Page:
I do think with some tweaking of the dialogue, this is an easy to film short. Ray's analysis had this being a budget buster, and I'm not sure why, but then I don't know much about filming. The locations are pretty easy: a train, a town square, a church, an old house, some woods. None of those seem very difficult or expensive to me.

I don't think it would feel as expository in film. For example, the church scene would have a certain amount of threat and tension built in, with someone presumably chasing them, and Osgood locking the door and blowing out the candle. Dane is expository, but actually a brief scene. Most of the film time would be in the dream sequences, which would really break up the brief expository exchanges.

I do think if I rewrite this, one change would be to have the Executioner say very little. He should be more quiet. A few of his lines will go to his wife.

BTW, the little river up the road from me is mentioned several times in the Salem witch trial records as being where the devil took people to baptize them into his service. So Satan hangs out in my neck of the woods!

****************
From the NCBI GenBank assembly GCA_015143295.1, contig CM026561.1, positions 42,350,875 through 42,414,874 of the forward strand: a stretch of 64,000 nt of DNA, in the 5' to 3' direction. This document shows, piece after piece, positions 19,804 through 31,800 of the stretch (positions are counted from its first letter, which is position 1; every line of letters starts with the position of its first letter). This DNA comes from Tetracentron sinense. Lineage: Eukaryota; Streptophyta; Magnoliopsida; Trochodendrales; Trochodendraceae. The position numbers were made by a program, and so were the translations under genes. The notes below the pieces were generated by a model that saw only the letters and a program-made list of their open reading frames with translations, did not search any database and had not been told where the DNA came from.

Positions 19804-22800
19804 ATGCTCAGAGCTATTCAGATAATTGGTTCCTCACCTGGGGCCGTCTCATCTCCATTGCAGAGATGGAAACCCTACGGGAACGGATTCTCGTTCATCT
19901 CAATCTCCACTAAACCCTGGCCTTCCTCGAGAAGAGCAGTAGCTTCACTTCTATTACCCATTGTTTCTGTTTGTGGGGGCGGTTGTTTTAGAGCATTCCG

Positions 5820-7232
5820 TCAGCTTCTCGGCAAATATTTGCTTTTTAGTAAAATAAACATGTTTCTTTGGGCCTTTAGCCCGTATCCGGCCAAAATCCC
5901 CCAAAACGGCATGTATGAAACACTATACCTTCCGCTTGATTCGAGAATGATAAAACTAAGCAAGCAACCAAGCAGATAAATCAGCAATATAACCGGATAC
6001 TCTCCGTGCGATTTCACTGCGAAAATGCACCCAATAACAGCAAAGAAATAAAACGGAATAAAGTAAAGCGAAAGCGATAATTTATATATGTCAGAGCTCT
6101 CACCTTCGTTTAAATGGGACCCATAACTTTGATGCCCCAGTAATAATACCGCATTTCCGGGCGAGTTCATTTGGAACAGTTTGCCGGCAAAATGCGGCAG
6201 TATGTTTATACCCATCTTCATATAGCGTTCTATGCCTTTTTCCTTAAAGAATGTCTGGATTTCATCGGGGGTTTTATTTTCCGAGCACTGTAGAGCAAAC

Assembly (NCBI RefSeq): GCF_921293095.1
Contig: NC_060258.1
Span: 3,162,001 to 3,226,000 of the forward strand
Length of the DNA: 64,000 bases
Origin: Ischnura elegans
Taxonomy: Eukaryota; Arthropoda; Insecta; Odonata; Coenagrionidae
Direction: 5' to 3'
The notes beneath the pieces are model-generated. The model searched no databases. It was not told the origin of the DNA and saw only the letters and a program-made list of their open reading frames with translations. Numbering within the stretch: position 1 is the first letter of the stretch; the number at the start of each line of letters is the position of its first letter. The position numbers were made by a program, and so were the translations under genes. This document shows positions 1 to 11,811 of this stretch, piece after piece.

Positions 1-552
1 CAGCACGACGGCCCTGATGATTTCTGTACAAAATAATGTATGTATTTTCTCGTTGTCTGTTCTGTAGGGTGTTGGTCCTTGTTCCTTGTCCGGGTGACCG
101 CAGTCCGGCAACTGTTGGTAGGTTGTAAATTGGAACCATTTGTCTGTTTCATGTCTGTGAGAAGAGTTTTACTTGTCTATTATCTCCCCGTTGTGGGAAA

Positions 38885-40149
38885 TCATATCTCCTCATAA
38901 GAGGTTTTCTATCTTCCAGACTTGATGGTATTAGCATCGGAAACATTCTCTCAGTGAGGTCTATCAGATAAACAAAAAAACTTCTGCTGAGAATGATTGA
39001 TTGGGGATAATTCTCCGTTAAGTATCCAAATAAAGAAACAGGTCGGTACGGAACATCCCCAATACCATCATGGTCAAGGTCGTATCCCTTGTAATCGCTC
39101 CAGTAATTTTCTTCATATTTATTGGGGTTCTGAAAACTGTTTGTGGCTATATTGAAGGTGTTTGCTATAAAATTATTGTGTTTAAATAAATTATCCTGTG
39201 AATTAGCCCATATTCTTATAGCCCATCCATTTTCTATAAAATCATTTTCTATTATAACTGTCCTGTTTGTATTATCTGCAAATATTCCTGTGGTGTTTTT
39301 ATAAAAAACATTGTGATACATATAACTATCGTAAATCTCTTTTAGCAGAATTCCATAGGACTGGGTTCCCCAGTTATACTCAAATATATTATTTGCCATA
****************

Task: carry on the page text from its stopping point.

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Sandra Elstree.
Posted: October 29th, 2011, 8:15pm Report to Moderator
Old Timer


What if the Hokey Pokey, IS what it's all about?

Location
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Quoted from leitskev


I do think if I rewrite this, one change would be to have the Executioner say very little. He should be more quiet. A few of his lines will go to his wife.

BTW, the little river up the road from me is mentioned several times in the Salem witch trial records as being where the devil took people to baptize them into his service. So Satan hangs out in my neck of the woods!


Re: The Executioner having few lines...

Excellent idea!!! And really:

Isn't it usually The Wife who does all of the talking?!!  

Re: Satan and His agenda:

You know me. I believe that Sataaan is really working to benefit everyone. The obstacles we face only help us to grow.